New contributors

This page is aimed at people who are new to Mozilla and want to contribute to Mozilla source code related to Marionette Python tests, WebDriver spec tests and related test harnesses and tools. Mozilla has both git and Mercurial repositories, but this guide only describes Mercurial.

If you run into issues, check out the Resources section below and don't hesitate to ask questions. :) The goal of these steps is to make sure you have the basics of your development environment working. Once you do, we can get you started with working on an actual bug, yay!

Accounts, communication

  1. Set up IRC.
  2. Set up a Bugzilla account and a Mozillians profile. Please include your IRC nickname in both of these accounts so we can work with you more easily. For example, Eve Smith would set their Bugzilla name to "Eve Smith (:esmith)", where esmith is their IRC nick.
  3. Join #ateam or #automation on and introduce yourself to the whole team and :maja_zf. We're nice, I promise.

Getting the code, running tests

  1. Follow this tutorial to get a copy of Firefox source code and build it:

    If you're asked to run a 'bootstrap' script, choose the option "Firefox for Desktop Artifact Mode". This significantly reduces the time it takes to build Firefox on your machine (from 30+ minutes to just 1-2 minutes).

  2. Check if you can run any marionette tests: Use mach to run Marionette unit tests against the Firefox binary you just built in the previous step: ./mach marionette test -- see Running Marionette tests for details. If you see tests running, that's good enough: you don't have to run all the tests right now, that takes a long time.

    Fun fact: the set of tests that you just ran on your machine is triggered automatically for every changeset in the Mozilla source tree! For example, here are the latest results on Treeherder.

  3. As an exercise, try out this different way of running the Marionette unit tests, this time against Firefox Nightly instead of the binary in your source tree:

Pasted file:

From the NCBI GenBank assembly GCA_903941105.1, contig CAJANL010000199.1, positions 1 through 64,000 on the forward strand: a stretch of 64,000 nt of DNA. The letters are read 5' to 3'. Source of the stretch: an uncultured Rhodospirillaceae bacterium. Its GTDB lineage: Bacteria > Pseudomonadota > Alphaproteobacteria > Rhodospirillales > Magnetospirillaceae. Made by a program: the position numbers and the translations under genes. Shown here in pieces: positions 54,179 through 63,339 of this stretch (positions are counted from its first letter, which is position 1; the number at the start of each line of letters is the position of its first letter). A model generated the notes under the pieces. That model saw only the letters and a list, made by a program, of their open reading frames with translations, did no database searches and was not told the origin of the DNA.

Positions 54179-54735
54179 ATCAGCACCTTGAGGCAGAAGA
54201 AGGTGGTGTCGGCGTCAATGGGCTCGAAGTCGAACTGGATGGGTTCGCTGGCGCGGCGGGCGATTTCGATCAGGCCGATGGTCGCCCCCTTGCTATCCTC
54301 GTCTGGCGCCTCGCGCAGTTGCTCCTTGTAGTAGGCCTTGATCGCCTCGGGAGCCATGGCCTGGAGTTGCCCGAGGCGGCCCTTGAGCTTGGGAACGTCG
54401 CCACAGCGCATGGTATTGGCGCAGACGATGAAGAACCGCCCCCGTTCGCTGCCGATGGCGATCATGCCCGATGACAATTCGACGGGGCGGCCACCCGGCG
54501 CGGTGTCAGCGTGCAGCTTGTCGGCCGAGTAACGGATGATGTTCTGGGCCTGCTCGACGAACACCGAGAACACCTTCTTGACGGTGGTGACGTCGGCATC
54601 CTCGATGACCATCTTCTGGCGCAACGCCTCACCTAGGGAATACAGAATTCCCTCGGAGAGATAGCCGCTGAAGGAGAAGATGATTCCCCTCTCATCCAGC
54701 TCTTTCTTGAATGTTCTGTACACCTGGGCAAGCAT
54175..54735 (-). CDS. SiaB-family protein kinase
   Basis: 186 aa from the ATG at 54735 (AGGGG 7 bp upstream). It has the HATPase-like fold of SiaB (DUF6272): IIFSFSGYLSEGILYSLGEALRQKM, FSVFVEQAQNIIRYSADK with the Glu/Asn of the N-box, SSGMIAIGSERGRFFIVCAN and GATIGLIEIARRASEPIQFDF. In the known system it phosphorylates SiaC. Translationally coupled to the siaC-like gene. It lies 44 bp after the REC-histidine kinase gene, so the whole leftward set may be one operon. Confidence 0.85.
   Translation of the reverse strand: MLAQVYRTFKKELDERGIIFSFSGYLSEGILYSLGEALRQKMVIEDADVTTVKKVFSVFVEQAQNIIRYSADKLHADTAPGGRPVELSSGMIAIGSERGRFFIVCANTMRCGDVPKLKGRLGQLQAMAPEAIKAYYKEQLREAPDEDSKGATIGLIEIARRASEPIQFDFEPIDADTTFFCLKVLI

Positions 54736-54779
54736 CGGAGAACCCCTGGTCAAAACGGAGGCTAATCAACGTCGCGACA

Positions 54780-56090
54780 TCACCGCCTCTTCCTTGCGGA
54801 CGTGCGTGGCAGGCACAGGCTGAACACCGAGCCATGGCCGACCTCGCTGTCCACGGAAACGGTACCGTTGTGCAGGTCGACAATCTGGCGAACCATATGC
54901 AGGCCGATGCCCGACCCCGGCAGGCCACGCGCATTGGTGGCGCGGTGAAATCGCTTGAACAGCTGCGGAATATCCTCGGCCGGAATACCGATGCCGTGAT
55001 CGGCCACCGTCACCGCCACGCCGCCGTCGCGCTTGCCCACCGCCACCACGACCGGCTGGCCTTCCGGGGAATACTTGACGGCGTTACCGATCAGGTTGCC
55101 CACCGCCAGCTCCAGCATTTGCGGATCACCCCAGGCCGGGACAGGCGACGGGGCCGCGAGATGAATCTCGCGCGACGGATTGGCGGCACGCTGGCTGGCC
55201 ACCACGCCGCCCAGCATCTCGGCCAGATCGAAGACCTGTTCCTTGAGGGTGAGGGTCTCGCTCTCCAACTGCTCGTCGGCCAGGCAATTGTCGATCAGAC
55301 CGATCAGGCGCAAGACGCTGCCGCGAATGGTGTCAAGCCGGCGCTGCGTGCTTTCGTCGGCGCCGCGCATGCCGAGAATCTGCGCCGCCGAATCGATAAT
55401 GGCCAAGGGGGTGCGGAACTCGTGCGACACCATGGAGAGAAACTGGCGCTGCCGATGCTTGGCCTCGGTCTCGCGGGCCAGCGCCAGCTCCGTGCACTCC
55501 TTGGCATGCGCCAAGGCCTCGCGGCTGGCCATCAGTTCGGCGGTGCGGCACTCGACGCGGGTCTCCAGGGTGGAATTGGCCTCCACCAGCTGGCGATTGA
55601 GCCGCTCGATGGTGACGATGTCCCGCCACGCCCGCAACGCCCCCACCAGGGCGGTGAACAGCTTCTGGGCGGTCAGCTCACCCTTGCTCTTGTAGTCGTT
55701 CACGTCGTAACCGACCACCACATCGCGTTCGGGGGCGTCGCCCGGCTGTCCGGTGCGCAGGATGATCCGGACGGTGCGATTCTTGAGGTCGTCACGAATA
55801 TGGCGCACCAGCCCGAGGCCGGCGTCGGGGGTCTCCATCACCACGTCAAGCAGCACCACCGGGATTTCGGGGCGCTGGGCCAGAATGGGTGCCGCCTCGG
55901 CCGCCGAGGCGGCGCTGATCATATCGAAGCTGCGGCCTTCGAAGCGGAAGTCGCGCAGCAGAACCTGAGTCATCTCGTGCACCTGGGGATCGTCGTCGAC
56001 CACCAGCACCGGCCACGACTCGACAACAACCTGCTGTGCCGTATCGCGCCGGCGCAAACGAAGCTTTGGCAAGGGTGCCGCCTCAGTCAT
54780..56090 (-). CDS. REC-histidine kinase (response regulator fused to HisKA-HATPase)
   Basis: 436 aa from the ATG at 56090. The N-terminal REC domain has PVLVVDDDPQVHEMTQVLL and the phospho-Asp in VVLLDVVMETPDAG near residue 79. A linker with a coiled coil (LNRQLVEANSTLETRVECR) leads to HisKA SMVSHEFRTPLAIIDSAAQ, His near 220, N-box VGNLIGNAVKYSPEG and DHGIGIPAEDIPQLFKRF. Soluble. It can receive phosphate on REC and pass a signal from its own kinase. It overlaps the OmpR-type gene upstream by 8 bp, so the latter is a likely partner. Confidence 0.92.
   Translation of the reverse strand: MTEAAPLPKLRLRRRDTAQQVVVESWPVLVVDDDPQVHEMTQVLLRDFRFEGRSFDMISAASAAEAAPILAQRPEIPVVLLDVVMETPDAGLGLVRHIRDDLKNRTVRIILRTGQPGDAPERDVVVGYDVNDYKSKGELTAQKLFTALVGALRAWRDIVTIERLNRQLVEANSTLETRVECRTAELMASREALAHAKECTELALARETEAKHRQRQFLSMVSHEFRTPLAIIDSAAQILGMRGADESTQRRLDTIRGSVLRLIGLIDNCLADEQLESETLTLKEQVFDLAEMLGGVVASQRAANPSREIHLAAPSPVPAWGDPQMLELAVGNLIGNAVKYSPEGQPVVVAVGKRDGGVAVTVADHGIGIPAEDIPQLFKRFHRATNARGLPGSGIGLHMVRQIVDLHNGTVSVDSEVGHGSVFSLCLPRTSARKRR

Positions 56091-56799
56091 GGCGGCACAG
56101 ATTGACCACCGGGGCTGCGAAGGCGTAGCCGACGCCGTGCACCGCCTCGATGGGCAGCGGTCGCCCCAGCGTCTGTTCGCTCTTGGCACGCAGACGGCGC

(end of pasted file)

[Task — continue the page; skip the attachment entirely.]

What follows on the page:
• Download and install Firefox Nightly, then find the path to the executable binary that got installed. For example, on a macOS it might be something like FF_NIGHTLY_PATH=/Applications/
    • Create and activate a virtualenv environment.
    • Within your checkout of the Mozilla source, cd to testing/marionette/client.
    • Run python develop to install the marionette driver package in development mode in your virtualenv.
    • Next cd to testing/marionette/harness.
    • Run cd marionette && python tests/unit-tests.ini --binary $FF_NIGHTLY_PATH.
      • These are the same tests that you ran with ./mach marionette test, but they are testing the Firefox Nightly that you just installed. (./mach marionette tests just calls code in
    • Configure Mercurial with helpful extensions for Mozilla development by running ./mach mercurial-setup.
      • It should install extensions like firefox-trees and set you up to be able to use MozReview, our code-review tool.
      • If it asks you about activating the mq extension, I suggest you respond with 'No'.

Work on bugs and get code review

Once you've completed the above basics, ask :maja_zf, :whimboo, or :ato in #ateam for a good first bug to work on. (Or you can also take a look at the simple bugs listed on Bugs Ahoy.)

If you're an Outreachy applicant and you find that we're offline or "afk" on IRC, feel free to send Maja an email instead: [myfirstname] at -- either way, be sure to tell me which bug you are interested in for your application!

To work on the bug that is suggested to you and push a patch up for review, follow the Firefox Workflow in hg.

After testing your code locally, you will push your patch to be reviewed in MozReview. To set up MozReview, see this configuration page. (Note: the only kind of account you need for MozReview is Bugzilla (not LDAP) and you can only use HTTPS, not SSH.)


  • Sometimes (often?) documentation is out-of-date. If something looks off, do ask us for help!
  • Search Mozilla's hg repositories with DXR.
  • Helpful guide for new contributors. This is a good general resource if you ever get stuck on something. The most relevant sections to you are about Bugzilla, Mercurial, Python and the Development Process.
  • Mercurial for Mozillians
  • More general resources are available in this little guide I wrote in 2015 to help a student get started with open source contributions.
  • This guide provides a one-track, simple flow for getting started with Marionette Test Runner development. The general guide to all Marionette development is at
  • If you'd rather use git instead of hg, see git workflow for Gecko development and/or this blog post by :ato.